“America’s broadcasters should look like America.”
That was FCC Commissioner Geoffrey Starks, expressing “particular concern [about] the persistent lack of diversity in broadcast media ownership, and among its rank and file.”
The commissioner has been on the job for about nine months and is one of two Democrats on the five-member panel; he spoke Tuesday at the Media Institute Free Speech America Gala. Starks said that the FCC’s controlling statute “demands that we distribute [broadcast] licenses in a way that prevents too many from winding up in the same hands and promotes ownership by women and people of color. This is important. The capacity of broadcast media to empower and inform is indisputable, and it is critical that those exercising this power represent all of us, not a mere privileged or anointed few.”
However, he said, the commission has, “largely and over many decades,” failed in meeting its statutory goals and obligations in this regard. “This isn’t conjecture or political posturing. It isn’t even an opinion. It is a fact borne out by our data.” He noted that of 1,300 full-power TV stations licensed, only 12 were owned by African Americans.
Starks said the FCC currently has an opportunity: “As the Third Circuit Court of Appeals observed in its most recent media ownership decision, Prometheus v. FCC, the commission can and must do better in addressing the impact of its regulatory efforts on the ability of women and people of color to own stations. No longer can it rely on bad data and analysis while ignoring its obligations. The court sent back this FCC’s latest deregulatory efforts and demanded that we get the data and perform the analysis necessary to ensure that we are fully meeting our statutory requirements.”
However, FCC Chairman Ajit Pai, head of the Republican majority on the commission, has been harshly critical of the court and of its latest decision. Pai said last month that for 15 years, the Third Circuit has blocked attempts to modernize regulations to “match the obvious realities of the media marketplace.”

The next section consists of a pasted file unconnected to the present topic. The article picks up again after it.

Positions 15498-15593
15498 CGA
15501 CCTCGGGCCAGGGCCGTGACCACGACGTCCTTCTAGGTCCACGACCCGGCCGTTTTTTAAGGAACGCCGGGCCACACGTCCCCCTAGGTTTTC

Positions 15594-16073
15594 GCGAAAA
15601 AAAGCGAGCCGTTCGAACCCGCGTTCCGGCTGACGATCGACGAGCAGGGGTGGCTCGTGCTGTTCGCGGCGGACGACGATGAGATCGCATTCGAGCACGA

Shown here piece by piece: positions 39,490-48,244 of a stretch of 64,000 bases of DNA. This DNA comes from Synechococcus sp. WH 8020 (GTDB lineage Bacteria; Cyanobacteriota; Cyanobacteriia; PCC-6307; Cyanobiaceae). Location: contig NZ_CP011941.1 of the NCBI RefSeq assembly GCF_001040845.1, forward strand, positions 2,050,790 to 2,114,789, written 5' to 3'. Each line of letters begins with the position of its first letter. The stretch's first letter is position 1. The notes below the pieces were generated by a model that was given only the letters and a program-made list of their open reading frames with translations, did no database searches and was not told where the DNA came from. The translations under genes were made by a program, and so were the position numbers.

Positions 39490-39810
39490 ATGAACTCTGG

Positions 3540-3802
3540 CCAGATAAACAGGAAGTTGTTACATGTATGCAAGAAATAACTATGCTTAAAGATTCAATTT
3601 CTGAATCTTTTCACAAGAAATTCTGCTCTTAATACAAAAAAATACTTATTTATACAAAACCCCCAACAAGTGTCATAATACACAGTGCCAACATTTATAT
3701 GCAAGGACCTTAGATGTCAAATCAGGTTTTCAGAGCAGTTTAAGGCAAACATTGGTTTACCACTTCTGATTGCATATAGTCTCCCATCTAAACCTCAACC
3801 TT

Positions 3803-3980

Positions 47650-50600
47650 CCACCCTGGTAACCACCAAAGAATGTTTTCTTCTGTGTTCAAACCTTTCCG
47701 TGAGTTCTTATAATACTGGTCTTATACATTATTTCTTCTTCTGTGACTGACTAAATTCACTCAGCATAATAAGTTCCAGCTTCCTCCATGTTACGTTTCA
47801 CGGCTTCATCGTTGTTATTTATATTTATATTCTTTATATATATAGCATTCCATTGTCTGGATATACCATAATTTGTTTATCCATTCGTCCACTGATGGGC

Starks on Tuesday also called for the FCC to “redouble” its Equal Employment Opportunity efforts. “For 15 years, the commission has had an open rulemaking proposing to continue a decades-old data collection on the diversity of the broadcast workforce. And for 15 years, while we’ve been stuck in neutral, we’ve elicited zero visibility on whether station management and news teams reflect our communities. We cannot fully engage on this issue when our ability to understand the problem is compromised.”
He said new research, including disparity studies identifying past discrimination in licensing, could be critical to addressing the concerns of the court “and finally making good policy in this space.”
Earlier in his remarks, Starks expressed ardent support for a free press. “The American people have a deeply ingrained urge to seek out and wade through what the Supreme Court has called a ‘multiplicity of information.’ That’s a good thing because it is essential to our democracy that the American people go through the process of hearing from a wide range of sources, ideologies and viewpoints. … What we need, then, is a press that pursues unvarnished facts and, above all else, truth.”
Starks was nominated by President Trump and was confirmed by the Senate in January 2019.